The district derives its name from “Chagai” a village on the western border of the Lora Hamun. The legend attributes the origin of the name to the numerous wells (Chahas) which are said to have formerly existed in the vicinity.
Very little is known about the ancient history of Chagai. The earliest monuments are the ruins of terraced embankments. These are found at the foot of the Ras-Koh hills; they are ascribed to the fire-worshippers, who are said to have been the inhabitants of this area more than two thousand years ago. The next traces of ancient history are the square shaped tombs in the western areas of the district, which are attributed by the local traditions to the Kianian dynasty of Iran.
The remains of the ruined forts and karezes found in different parts of the district are assigned to the Arabs. These are also sometimes attributed to the Mughals and in any case indicate the presence of a richer civilisation than is now found among the Baloch and Brahvi inhabitants of the district.
The Baloch are perhaps the oldest inhabitants of the district, who according to themselves migrated from Aleppo. The Brahvis, about whose origin there are different theories, must have moved towards the north from their original home in Kalat District and settled down in pockets with a major concentration in the Nushki area. Both the Brahvi and Baloch appear to have been firmly established in the beginning of the 16th century, as is seen from a narrative of the flight of the Mughal Emperor Hamayun along the valley of the Hilman to Seistan in 1543. From the middle to the end of the 16th century, the district remained under the rule of the Safavid dynasty. Later it appears in history as part of the Mughal Empire and with the downfall of the Mughal power, the northern portion of the Nushki was annexed to the territories of Khan of Kalat, Mir Abdullah Khan (1716 - 1730). In 1733 Sher Khan the Baloch, Chief of Nushki, submitted to Mir Hassan, the second son of Mir Wais and the founder of the Ghilzai dynasty. Mir Hassan ruled the adjacent Pathan area now forming Quetta and Pishin districts, and compelled the Baloch and Brahvi tribes to tender their allegiance to.
A few years later, Nadir Shah sent an expedition against Nushki under Muhammad Ali Beg, who inflicted a severe defeat on the Baloch near Shorawak. In 1740 Nadir Shah conferred Nushki as a fief upon the chief of Kharan. Later it was retaken by Mir Nasir Khan, the great Brahvi ruler (1750-1793) and Nushki became a Niabat of the then Kalat State and remained so for about a century.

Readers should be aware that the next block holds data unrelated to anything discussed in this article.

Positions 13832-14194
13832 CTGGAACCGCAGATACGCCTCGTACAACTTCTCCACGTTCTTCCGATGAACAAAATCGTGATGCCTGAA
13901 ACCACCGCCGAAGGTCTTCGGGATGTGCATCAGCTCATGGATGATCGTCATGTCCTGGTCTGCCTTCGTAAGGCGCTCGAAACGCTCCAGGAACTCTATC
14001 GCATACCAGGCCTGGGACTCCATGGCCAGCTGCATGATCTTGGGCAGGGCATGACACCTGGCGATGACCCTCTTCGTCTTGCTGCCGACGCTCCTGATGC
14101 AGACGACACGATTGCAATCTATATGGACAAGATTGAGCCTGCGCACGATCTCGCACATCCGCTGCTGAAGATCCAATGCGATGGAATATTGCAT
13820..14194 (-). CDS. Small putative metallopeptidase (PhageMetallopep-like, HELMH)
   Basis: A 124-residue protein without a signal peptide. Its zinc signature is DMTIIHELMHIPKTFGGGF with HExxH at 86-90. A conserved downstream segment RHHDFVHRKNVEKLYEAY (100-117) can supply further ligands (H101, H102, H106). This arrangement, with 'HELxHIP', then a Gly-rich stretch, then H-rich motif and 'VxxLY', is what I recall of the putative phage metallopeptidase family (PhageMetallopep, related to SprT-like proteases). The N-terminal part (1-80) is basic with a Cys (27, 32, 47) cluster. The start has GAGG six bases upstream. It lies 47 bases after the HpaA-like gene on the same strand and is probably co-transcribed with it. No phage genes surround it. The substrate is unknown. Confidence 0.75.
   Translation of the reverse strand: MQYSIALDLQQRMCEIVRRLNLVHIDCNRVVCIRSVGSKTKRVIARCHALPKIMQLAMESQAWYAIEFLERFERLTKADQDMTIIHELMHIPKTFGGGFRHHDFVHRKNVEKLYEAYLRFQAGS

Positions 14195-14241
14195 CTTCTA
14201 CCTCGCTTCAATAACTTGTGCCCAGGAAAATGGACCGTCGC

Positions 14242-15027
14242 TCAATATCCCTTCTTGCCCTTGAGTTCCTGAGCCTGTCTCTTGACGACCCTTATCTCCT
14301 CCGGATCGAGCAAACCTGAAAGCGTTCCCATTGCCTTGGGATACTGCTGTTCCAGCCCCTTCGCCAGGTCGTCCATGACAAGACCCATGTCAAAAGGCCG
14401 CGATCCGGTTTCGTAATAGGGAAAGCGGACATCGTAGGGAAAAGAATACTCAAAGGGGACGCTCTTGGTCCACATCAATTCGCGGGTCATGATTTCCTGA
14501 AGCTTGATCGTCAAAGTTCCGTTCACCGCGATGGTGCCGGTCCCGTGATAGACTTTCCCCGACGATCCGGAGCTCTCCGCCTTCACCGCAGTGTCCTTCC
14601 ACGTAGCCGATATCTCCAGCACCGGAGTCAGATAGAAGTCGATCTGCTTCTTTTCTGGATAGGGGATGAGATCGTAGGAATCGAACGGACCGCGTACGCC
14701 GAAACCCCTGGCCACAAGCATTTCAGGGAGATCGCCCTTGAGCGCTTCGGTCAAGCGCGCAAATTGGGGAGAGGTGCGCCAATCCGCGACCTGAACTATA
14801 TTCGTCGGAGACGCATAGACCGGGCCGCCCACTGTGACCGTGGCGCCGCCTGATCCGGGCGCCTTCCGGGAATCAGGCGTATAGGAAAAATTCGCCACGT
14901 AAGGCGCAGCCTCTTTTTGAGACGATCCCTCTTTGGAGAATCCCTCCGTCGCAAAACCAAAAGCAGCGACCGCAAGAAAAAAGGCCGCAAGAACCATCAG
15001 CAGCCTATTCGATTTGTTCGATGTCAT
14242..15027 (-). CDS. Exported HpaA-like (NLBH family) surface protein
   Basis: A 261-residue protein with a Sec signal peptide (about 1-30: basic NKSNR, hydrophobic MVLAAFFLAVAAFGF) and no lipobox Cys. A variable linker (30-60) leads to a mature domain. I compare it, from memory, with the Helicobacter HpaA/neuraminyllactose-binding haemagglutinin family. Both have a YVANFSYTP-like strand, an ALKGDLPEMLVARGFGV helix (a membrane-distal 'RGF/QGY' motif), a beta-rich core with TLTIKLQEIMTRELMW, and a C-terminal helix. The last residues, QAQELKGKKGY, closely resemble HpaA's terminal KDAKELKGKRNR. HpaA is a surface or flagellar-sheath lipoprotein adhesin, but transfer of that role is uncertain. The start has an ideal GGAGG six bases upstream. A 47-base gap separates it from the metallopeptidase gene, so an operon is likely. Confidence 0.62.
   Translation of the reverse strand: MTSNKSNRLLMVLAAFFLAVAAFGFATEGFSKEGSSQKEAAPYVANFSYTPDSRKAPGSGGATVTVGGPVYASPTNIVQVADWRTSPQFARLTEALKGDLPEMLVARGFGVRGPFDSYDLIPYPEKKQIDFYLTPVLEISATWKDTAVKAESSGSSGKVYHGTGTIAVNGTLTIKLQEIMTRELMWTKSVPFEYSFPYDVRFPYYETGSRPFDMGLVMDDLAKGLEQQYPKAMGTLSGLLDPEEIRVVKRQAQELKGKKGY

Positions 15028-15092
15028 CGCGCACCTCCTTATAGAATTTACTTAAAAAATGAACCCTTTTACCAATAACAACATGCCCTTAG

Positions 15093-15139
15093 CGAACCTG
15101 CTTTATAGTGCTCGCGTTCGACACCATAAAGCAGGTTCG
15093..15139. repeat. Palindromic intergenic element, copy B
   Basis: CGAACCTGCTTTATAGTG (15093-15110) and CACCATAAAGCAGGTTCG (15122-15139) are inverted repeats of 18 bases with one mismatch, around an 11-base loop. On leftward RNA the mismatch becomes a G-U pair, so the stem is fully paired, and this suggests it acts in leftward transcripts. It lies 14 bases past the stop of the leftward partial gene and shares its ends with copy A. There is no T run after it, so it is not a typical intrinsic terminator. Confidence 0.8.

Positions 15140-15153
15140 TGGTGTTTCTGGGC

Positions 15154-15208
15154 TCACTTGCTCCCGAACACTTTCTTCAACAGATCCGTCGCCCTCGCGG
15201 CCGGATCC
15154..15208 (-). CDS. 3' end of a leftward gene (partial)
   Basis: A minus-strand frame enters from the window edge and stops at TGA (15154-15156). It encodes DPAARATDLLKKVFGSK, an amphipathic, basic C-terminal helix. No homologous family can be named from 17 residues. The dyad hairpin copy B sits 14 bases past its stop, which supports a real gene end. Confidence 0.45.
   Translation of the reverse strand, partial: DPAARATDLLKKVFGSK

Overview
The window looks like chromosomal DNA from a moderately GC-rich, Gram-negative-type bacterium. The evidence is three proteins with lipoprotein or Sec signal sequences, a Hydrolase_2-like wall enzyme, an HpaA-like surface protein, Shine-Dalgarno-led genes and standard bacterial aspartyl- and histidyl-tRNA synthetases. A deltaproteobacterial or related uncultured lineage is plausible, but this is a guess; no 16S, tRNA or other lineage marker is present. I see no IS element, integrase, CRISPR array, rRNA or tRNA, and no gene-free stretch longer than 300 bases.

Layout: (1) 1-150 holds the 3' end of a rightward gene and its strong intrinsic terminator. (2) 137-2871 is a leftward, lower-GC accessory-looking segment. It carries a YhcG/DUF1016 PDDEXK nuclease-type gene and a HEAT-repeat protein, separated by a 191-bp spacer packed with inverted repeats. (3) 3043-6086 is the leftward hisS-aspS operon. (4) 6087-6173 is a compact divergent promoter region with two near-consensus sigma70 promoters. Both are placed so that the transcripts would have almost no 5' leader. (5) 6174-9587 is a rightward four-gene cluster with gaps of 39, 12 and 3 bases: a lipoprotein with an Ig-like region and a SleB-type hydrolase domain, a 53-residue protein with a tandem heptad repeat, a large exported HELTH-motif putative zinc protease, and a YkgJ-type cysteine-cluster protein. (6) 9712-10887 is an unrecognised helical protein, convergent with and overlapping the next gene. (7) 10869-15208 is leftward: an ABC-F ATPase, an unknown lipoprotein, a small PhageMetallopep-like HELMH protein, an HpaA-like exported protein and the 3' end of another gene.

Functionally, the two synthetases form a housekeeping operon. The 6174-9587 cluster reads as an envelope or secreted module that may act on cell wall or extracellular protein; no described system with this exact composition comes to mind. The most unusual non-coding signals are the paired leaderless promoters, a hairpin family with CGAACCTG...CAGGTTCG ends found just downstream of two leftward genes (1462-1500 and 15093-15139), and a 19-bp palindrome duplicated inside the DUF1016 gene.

The advent of the British in this area commenced with the British agreement of 1878 with the Khan of Kalat. Subsequently as a result of the partial survey and definitions of the western boundary with Iran from Kuhak to Koh-i-Malik Siah and demarcation of the Afghan Baloch boundary in 1896, the western Sanjrani (present Dalbandin sub-division and Nokkundi Tehsil) became part of Kalat State. In November, 1896 the first British Political Agent of Chagai was appointed. Nushki continued to be Niabat to Kalat State. Three years later, however the Niabat of Nushki was leased by the British from the Khan on an annual rent of Rs. 9,000. The management of the Niabat was handed over on the 1st July, 1899 to the British Government. This was done with giving all the rights and privileges, as well as full and exclusive revenue, civil and criminal jurisdiction, including all rights to levy dues and tolls. From July, 1899 to the 13th August, 1947 the district remained under the British Government. After independence in 1947 and after the declaration of Balochistan as a province in 1970, Chagai became a district within Quetta Division
The only features of archaeological interest in the district are the remains of ancient forts, karezes, dams and cupolas. Their history is not known and they are ascribed by the inhabitants indiscriminately to either the Arabs or the Mughals. In Dalbandin Tehsil there are ruins of several cupolas in the neighbourhood of Padag and Zarala.
There are several well known shrines in the district. The most important of these are the shrines of Sayyad Bala Nosh near Chagai and that of Sher Jan Agha near Keshingi. The other shrines are of Pir Sultan, Sheikh Hussain, Sayyad Khawaja Ahmad, etc. The Ziarat Ghaibi, Zinda Pir and Chil Ghazi situated in the Nushki Tehsil are also quite famous.